Chicago Tribune from Chicago, Illinois on November 18, 1956 · Page 183
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Chicago Tribune from Chicago, Illinois · Page 183

Chicago, Illinois
Issue Date:
Sunday, November 18, 1956
Page 183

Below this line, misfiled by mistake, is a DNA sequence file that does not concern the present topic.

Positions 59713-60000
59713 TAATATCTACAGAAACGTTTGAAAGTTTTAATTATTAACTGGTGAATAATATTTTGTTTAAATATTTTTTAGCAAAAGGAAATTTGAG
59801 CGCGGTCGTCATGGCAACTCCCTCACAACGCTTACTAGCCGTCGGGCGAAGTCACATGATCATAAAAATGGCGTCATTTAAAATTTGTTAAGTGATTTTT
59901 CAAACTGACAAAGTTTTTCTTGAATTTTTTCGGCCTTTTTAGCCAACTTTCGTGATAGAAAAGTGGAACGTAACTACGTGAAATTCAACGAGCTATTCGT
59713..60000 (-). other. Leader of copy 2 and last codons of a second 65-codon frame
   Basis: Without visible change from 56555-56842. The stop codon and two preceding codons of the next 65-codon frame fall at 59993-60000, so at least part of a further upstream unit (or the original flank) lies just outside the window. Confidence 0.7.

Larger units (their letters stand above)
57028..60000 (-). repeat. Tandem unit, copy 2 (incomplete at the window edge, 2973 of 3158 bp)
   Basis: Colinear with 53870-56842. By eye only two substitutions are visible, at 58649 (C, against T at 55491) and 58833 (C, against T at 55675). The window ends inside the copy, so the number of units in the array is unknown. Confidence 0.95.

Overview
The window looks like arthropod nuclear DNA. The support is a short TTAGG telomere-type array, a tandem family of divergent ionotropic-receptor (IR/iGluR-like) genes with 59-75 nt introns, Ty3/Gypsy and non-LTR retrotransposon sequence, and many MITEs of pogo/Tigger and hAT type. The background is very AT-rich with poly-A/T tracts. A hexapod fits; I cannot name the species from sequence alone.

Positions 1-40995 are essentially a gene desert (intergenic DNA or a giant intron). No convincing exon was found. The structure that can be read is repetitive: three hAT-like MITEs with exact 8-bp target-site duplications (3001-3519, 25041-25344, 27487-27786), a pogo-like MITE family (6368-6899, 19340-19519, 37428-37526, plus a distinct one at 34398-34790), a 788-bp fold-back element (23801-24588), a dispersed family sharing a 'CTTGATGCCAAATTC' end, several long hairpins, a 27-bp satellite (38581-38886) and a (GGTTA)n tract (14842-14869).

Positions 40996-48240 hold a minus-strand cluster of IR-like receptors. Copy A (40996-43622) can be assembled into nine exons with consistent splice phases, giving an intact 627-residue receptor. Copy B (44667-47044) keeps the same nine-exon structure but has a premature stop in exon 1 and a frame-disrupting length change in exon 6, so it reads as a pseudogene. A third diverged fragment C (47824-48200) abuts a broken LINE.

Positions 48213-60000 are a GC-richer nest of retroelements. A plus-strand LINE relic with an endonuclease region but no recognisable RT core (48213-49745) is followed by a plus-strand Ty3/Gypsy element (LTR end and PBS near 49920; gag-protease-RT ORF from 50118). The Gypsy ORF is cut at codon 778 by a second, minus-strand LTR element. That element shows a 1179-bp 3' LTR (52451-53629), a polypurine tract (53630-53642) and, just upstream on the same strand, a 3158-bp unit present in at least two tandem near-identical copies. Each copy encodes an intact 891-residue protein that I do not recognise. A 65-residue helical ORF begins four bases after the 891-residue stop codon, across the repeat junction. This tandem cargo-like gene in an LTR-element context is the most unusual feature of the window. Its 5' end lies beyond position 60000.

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Fit for a racket Icing: Tony Accardo's 22 room shack in River Forest has bowling alleys, a $10,000 bathtub. CONCLUDING THE SERIES: INSIDE THE CRIME SYNDICATE TOOW ACCARDO LOWES DT UPS . Ch icago's Top Hoodlum Rattles Around in a $500,000 House And He Feels Sentimental About July 4 By Virgil Peferson Operating Director, Chicago Crime Commission TONY ACCARDO's 22 room palace in exclusive River Forest stands as a bold monument for all the world to see that crime in Chicago pays and pays well. For more than three decades the Capone gang has been able to preserve its golden toirch. Accardo dwells in baronial elegance in his $500,000 stone house at 815 Frank-litr av., River Forest. The home has two bowling alleys, an indoor swimming pool with an open air garden on its roof, a pipe organ, a billiard room, a two story reception hall, and a social room 40 by 24- feet. There are six master bedrooms and six bathrooms, three with gold plated fixtures. Tony roughs it in a $10,000 bathtub cut from a solid block of Mexican onyx. His telephone, as befits a celebrity, is unlisted. One of his cars each year bears the fashionably low Illinois license number, 736. The great English style house, built in 1930 as a whim of William C. 32 , WfjfrfrJ' -ar" '4 Tony is a debonair host every July 4 to all his hoodlum pals. Grunow, millionaire radio pioneer, was bought by Accardo in 1951 at the reported bargain price of $125,000. The purchase was something of a social upgrading for the Accardos, who simultaneously sold their $80,000 home elsewhere in River Forest. On July 4 each year Accardo, now 50 years old, throws a lavish party on his estate for his friends. Independence day has a sentimental meaning to Tony and his syndicate men. Few people anywhere at any time have enjoyed such complete independence from the rules of society. Among those identified at Accardo's July 4 celebrations in 1954 and 1955 were Jack Guzik, syndicate lieutenant for 30 years; Gus Alex, gambling bigwig; Mike Spranze, once a bodyguard for Al Capone; Frank La Porte, partner of Accardo in the Owl club; Joseph Glim co, boss of a local taxicab drivers' union and a juke box distributor; Ralph Pierce, an intimate associate of Capone when the gang lord's power was at its height; "Milwaukee Phil" Alderisio, near north side racket boss and the running mate of Albert (Obie) Frabotta, a convicted bank robber; Jack Cerone, handbook operator and beer distributor; Joseph Aiuppa, Cicero gambling lord and manufacturer of gambling equipment, whose car each year bears Illinois license plates 711-711, as befits such an outstanding sportsman; Joe Amato, McHenry county racket boss and juke box distributor; Rocco DeGrazio, Melrose Park racket czar; Leslie Kruse, gambling casino manager; Rocco Fischetti, top flight Capone gangster for three decades, and numerous others with similar backgrounds. Accardo's annual party on July 4, 1956, was another gala affair attended by many of the same underworld leaders who had been the gang chief's guests in previous years. Also present were Joe Di Varco, better known as Joey Caesar, a north side racket boss; Johnny Drew, head of the Golden hotel-Bank club gambling casino in Reno, Nev., until recent months; Claude Maddox, partner of Joe Aiuppa and a big-wig in Cicero syndicate affairs; Hy Godfrey, long time associate of Sam (Golf Bag) Hunt; Francis Curry, slot machine king and powerful syndicate boss in Joliet, 111.; Charles English, barred from Arlington park race track two years ago as an undesirable; John Varies, once arrested as keeper of a notorious gambling joint located at 4807 W. Cermak rd. in Cicero; Larry Rassano, an armed robbery ex-convict who has been arrested as an employee in Aiuppa's gambling place; Dominic Volpe, a beer sales company official and an associate of State Representative James Adduci, and James Celano, the proprietor of a tailor shop frequented by gang leaders. Other honored guests enjoying Accardo's hospitality included convicted armed robbers; an ex-convict burglar who has served sentences in two state prisons, escaping from one of them; a theater owner, a dairy company representative, an automobile dealer, a plastering company official, and Accardo's sister who was on the payroll of .State Auditor Orville Hodge until shortly before scandal drove him out of office. Possibly to make certain that the guests would not shoot off fireworks in violation of local ordinances, there was present the chief of police of a suburban town where gambling flourished until recent years. Arriving too late to adorn the festivities were three 24-foot palm trees which Accardo purchased in Florida to give a tropical atmosphere to his patio. They were shipped late in July, 1956, by air freight. Actually, of course, the freight for all the luxury and wealth in which the syndicate leaders roll is paid for by the public. It is the public that has footed the bills for the millions of dollars extorted from the moving picture industry, the tribute exacted from labor organizations and legitimate business, the toll taken from poor people and other suckers by the gambling racket, and the increased taxes stemming from corrupt, and expensive government, the inevitable product of alliances between the racketeers and officials. Chicago Sunday Tribune MAGAZINE

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